Candidates for Ridgefield City Council positions 2, 5, 7, and the Port of Ridgefield Commission Position 2 speak to voters at moderated meeting
RIDGEFIELD — Candidates for both Ridgefield City Council and commissioner for the Port of Ridgefield spoke to voters last Friday evening during a moderated forum at the Clark County Fire and Rescue Station 21.
City council positions 2, 5 and 7 each have races with two candidates, and the Position 2 race on the Port of Ridgefield Commission also has only two candidates. Council Member Lee Wells (Position 3), is running unopposed and did not attend the event.
Each set of candidates received eight questions 30 minutes prior to the event to review them and prepare with candid responses. Pastor Ken Stewart of God’s Word Baptist Church in Ridgefield, was chosen to moderate the event.
Each candidate was afforded two minutes to deliver his or her opening statement, and then was given one minute to respond to each question. Finally, each was allowed a one minute closing statement.
The Port Commissioner Position 2 candidates, incumbent Scott Hughes and challenger David Kelly, opened the evening with their answers to eight questions on topics ranging from environmental clean-up to future development by the Port of Ridgefield.
Hughes began first, outlining his belief in new technologies such as utilization of dark fiber and the importance of the Boschma Farms project with Clark College.
“As we move into this era, right now, it’s kind of the beginning of the Fourth Industrial Revolution,” Hughes said. “Right now it’s data management and data transportation, or transporting data. And this is extremely important. And right now, if we do not keep up with these technologies, we will be left behind. And that’s one thing we’ve done at the port is identify these things.”
Kelly began by explaining he wants to give fresh perspective to the position through moving the port’s focus from environmental cleanup to growing jobs and the economy.
“I’m running for port commissioner as a fresh set of eyes, ears and ideas,” Kelly said. “There has not been a competitive election for port commissioner in 20 years. I see the port as transitioning from being focused on environmental cleanup, which they’ve done a great job on, to be fully focused on job and economic growth important and feel my experience in the private sector can help speed this important and needed transition.”
The first three questions presented to Hughes and Kelly focused on the purpose of the port and it’s alignment with the city’s Comprehensive Growth Plan, as well as their own priorities.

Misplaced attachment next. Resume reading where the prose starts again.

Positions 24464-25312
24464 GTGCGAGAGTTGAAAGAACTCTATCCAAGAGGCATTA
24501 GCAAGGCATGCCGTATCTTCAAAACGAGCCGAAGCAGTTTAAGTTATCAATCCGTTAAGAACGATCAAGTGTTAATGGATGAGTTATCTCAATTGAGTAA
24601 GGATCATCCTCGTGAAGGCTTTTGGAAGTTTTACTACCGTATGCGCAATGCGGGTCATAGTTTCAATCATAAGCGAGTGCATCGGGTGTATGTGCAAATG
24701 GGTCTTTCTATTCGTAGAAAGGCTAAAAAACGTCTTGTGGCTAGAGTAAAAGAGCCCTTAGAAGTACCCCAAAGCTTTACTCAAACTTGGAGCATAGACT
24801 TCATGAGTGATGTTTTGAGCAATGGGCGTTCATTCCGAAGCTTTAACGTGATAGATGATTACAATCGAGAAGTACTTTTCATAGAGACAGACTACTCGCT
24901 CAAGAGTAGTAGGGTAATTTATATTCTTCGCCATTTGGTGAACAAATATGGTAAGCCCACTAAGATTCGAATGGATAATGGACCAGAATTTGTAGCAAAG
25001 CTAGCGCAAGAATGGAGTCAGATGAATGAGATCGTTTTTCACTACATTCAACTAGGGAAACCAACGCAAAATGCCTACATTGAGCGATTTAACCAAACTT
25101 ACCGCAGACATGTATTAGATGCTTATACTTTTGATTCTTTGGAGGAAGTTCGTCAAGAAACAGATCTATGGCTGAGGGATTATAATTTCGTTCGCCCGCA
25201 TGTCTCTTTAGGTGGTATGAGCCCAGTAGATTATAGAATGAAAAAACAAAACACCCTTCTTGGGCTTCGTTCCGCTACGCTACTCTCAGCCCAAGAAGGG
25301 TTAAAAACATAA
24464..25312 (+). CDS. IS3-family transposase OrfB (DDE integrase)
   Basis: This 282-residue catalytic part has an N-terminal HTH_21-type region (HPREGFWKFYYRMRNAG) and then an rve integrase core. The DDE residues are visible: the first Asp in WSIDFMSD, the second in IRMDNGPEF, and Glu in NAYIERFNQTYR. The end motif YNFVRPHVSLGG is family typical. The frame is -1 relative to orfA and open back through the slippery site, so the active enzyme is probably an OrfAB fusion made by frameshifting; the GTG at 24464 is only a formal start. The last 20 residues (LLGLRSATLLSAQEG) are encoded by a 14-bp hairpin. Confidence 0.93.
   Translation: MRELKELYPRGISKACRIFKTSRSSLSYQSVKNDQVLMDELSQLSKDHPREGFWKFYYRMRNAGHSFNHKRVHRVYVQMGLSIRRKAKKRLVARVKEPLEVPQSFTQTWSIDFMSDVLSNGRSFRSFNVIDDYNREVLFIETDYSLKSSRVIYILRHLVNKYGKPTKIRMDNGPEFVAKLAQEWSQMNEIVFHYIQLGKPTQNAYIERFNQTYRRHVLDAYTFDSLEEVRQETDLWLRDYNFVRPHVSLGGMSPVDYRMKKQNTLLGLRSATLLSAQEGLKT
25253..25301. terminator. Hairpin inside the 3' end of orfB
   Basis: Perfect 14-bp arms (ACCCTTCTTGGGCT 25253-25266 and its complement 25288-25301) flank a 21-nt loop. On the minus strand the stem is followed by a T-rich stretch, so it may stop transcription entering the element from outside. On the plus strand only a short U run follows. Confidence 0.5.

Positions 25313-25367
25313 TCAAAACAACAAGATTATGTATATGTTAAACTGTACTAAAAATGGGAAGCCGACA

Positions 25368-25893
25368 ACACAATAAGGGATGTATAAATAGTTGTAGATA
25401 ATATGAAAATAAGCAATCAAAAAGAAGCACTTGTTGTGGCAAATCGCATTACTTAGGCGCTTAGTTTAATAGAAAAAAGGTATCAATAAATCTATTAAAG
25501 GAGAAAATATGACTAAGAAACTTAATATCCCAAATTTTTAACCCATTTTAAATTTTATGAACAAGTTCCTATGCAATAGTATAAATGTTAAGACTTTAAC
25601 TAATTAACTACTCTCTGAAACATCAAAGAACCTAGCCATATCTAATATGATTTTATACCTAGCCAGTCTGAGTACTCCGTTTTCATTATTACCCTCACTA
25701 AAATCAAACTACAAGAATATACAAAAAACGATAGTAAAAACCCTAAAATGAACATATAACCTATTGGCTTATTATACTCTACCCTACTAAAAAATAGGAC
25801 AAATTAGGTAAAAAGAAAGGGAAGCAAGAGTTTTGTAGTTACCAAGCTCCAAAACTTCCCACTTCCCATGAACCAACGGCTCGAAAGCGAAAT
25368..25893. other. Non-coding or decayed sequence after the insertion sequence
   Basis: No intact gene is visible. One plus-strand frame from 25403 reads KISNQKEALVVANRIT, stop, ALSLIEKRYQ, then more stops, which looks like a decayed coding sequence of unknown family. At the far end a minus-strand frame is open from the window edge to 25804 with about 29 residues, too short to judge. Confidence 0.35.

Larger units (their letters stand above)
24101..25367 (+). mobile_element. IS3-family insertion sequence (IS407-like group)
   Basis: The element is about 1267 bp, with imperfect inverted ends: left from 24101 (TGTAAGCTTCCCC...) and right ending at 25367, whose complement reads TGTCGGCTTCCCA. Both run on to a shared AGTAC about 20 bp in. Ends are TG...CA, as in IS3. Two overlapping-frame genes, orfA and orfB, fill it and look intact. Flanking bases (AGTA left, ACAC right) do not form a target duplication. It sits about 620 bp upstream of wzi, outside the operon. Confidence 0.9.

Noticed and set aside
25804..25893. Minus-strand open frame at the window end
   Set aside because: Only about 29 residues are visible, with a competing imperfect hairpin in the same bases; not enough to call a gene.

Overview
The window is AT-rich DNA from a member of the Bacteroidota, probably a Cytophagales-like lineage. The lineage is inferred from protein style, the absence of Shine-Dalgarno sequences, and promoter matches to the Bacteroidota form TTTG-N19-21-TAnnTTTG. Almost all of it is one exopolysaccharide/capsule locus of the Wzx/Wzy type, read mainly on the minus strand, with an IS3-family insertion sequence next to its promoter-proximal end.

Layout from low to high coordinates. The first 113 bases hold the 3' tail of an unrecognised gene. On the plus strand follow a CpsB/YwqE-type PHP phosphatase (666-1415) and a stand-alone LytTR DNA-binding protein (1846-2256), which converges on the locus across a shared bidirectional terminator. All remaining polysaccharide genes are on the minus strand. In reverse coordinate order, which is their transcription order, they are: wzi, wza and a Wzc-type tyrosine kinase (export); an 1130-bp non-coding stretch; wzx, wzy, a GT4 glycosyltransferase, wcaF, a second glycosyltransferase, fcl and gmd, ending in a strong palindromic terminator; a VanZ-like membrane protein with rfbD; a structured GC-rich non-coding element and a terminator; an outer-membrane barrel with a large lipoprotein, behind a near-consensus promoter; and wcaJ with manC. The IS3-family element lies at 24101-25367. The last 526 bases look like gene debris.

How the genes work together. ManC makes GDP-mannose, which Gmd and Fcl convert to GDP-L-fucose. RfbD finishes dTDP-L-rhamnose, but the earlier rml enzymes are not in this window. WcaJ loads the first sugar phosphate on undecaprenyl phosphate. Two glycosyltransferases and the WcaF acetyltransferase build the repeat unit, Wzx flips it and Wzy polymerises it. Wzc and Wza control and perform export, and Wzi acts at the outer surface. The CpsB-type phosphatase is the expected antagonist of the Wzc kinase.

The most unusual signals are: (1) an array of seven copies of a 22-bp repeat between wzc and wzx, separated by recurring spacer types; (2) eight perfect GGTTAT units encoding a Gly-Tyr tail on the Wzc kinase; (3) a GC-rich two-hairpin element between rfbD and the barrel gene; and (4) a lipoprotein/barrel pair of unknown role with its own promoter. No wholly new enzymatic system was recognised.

Hughes answered first, explaining his quality over quantity policy when it comes to expansion of the port and its role in the community.
“We want to help our people get ready for the 21st century,” Hughes said. “We want to make sure that the town is little and we have things that you want to live here and also do it in an environmentally sensitive way.”
Hughes elaborated, with regard to the waterfront development and the nearby wildlife refuge.
“We did a $93 million cleanup, I think at this point is close to being finished. And those are the things that we have taken on. A lot of people didn’t think we could,” Hughes said. “We are sitting on the edge of 5,200 acres of wildlife refuge and the water down there. We need to develop that thing properly. We shouldn’t do it fast. If we do it fast, we will lose quality.”
Kelly responded to the questions with excitement and a theme focused on the economy.
“The purpose of that port is economic development and economic development can take on several different things,” Kelly said. “Some of them are, you’re going to see, their wide open. The Rosauers store, wide open thing you can you can see readily. Others like dark fiber, lot less glamorous, but somebody’s got it got to do it.”
Hughes agreed with Kelly’s ideas on the importance of economic development, but cautioned against moving towards it without certain specific purposes. He also mentioned a strong desire to be in lockstep with the city’s Growth Plan and to work closely with them on future development.
Kelly spoke about his personal interest in having a greater engagement with the community.
“My feeling is it’s got to have much more public input,” Kelly said. “I attend most board meetings. We don’t have a lot of folks showing up to board meetings. The Port can actually do more to get more folks out there as well. But our focus is got to be on economic development.”
The next two questions centered around the current status of the environmental cleanup and challenges therein, as well as the challenges they see in developing the waterfront area with the construction of the Pioneer Rail Overpass set.
Hughes gave a status update on the cleanup and later commented on the ongoing situation with the new overpass in the mix now.
“We have a consent decree for the fourth property, the 40 acres down there and for the waterfront,” Hughes said. “I was told that there’s five more yards, five more yards that need to be redone. And at that point, it appears that they finally have a line. And I’m not trying to be a defeatist but quite frankly, you don’t move ecology on too fast. You just work with them the best you can. And that’s been kind of the problem. The line keeps moving, but I can tell you that was close to being done.”